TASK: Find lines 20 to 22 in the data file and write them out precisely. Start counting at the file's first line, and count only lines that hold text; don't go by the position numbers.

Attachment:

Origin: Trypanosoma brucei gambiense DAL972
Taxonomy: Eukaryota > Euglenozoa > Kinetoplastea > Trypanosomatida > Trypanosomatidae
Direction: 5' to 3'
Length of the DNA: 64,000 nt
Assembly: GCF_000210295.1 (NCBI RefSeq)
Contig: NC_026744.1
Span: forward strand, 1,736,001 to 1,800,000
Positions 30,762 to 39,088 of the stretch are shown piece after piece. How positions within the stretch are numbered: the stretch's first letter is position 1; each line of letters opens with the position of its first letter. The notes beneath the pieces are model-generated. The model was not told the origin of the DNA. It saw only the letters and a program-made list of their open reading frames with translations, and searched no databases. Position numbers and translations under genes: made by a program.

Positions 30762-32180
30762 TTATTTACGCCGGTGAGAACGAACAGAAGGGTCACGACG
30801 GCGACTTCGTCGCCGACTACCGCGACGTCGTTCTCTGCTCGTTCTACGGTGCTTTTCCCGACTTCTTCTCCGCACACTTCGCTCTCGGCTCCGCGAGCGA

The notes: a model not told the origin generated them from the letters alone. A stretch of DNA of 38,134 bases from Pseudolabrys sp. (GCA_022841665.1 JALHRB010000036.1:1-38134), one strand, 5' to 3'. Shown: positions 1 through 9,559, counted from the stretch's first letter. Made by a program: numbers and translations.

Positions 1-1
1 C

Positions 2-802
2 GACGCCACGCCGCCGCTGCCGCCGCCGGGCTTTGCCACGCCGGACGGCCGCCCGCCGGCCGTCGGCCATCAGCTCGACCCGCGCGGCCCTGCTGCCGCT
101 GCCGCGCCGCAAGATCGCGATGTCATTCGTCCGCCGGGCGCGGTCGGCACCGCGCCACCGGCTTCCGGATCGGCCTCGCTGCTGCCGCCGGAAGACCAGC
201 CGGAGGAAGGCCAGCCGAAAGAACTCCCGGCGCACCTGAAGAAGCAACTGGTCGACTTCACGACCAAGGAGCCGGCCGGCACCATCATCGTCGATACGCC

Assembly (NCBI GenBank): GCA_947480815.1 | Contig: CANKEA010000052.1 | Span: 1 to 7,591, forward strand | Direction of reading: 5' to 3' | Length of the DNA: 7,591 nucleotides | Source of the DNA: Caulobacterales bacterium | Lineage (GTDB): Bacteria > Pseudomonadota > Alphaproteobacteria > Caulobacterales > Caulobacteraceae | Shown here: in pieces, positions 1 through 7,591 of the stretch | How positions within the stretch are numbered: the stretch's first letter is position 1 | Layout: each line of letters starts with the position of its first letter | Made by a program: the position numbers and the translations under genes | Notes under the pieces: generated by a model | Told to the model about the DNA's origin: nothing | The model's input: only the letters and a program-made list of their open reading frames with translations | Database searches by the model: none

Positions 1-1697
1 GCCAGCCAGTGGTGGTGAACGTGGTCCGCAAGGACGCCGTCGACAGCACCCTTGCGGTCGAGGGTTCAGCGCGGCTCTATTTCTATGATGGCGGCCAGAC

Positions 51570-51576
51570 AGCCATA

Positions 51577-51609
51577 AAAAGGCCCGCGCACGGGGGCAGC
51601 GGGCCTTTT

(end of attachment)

Positions 1-1697
1 GCCAGCCAGTGGTGGTGAACGTGGTCCGCAAGGACGCCGTCGACAGCACCCTTGCGGTCGAGGGTTCAGCGCGGCTCTATTTCTATGATGGCGGCCAGAC

Positions 51570-51576